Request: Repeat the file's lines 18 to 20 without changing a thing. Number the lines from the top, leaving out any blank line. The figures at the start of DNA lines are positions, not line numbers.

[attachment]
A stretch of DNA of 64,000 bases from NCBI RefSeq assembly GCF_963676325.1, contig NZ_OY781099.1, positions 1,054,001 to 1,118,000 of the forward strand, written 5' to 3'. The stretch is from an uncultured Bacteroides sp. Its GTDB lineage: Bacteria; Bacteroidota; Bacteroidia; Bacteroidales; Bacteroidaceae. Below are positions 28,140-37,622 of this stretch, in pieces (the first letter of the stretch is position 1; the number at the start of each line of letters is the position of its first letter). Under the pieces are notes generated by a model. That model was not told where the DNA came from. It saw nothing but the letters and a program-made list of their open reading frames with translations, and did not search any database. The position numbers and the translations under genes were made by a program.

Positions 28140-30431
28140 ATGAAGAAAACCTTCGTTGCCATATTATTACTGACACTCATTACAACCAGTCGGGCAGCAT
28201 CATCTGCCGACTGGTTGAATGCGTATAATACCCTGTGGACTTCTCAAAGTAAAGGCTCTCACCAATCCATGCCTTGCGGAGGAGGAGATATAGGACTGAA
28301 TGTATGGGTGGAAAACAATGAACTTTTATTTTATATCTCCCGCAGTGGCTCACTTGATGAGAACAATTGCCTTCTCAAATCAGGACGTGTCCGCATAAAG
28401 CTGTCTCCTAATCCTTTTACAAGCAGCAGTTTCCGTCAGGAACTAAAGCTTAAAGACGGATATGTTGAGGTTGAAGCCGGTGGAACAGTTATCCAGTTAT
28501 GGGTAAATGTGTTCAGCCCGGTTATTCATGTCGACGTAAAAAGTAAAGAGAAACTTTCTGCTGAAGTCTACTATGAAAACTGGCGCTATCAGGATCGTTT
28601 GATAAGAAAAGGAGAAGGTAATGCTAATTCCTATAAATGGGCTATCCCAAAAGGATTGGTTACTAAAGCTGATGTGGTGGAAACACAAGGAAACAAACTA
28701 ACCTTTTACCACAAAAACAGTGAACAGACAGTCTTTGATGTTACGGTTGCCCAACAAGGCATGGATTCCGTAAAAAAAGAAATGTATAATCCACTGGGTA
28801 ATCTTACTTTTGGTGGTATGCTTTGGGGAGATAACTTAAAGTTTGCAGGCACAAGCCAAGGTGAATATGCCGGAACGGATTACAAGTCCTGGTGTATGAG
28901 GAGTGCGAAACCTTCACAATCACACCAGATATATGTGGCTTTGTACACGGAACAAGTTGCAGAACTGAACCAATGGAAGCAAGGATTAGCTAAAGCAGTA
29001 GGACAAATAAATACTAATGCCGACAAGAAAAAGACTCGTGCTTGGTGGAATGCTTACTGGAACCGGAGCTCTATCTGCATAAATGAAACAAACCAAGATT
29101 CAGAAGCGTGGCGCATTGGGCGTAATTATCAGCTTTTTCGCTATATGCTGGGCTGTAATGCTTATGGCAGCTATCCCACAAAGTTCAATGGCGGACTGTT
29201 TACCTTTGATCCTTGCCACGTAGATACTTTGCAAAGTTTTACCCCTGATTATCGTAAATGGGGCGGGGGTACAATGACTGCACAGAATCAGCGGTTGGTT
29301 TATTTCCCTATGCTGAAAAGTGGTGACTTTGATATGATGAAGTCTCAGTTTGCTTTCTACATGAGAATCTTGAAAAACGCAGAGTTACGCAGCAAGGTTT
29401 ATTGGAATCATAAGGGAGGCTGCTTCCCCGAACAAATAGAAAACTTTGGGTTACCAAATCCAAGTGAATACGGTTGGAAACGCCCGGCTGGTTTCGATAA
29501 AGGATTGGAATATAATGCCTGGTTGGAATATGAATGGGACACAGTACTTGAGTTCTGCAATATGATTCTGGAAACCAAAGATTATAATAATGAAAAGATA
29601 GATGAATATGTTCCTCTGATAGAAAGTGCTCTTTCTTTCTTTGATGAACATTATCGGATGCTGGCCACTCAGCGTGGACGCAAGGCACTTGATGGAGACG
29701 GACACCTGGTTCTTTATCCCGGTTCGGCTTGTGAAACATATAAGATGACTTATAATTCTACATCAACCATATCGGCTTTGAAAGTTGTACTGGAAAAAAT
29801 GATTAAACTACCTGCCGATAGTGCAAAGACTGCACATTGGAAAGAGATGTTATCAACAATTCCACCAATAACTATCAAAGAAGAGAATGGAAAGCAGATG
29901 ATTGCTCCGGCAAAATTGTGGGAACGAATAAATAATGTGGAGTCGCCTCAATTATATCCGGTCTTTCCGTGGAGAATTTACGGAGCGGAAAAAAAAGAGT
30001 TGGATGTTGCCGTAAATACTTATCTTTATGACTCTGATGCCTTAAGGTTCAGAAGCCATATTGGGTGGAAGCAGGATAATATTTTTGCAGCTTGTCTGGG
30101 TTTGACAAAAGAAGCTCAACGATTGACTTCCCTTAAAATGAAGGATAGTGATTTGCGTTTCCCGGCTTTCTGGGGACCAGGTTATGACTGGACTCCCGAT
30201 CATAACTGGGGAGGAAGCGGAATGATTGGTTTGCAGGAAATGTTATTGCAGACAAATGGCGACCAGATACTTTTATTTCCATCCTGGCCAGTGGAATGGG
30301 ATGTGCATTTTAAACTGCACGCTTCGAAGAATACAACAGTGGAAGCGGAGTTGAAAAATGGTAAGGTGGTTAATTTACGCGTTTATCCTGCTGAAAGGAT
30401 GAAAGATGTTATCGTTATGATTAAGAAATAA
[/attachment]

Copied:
29601 GATGAATATGTTCCTCTGATAGAAAGTGCTCTTTCTTTCTTTGATGAACATTATCGGATGCTGGCCACTCAGCGTGGACGCAAGGCACTTGATGGAGACG
29701 GACACCTGGTTCTTTATCCCGGTTCGGCTTGTGAAACATATAAGATGACTTATAATTCTACATCAACCATATCGGCTTTGAAAGTTGTACTGGAAAAAAT
29801 GATTAAACTACCTGCCGATAGTGCAAAGACTGCACATTGGAAAGAGATGTTATCAACAATTCCACCAATAACTATCAAAGAAGAGAATGGAAAGCAGATG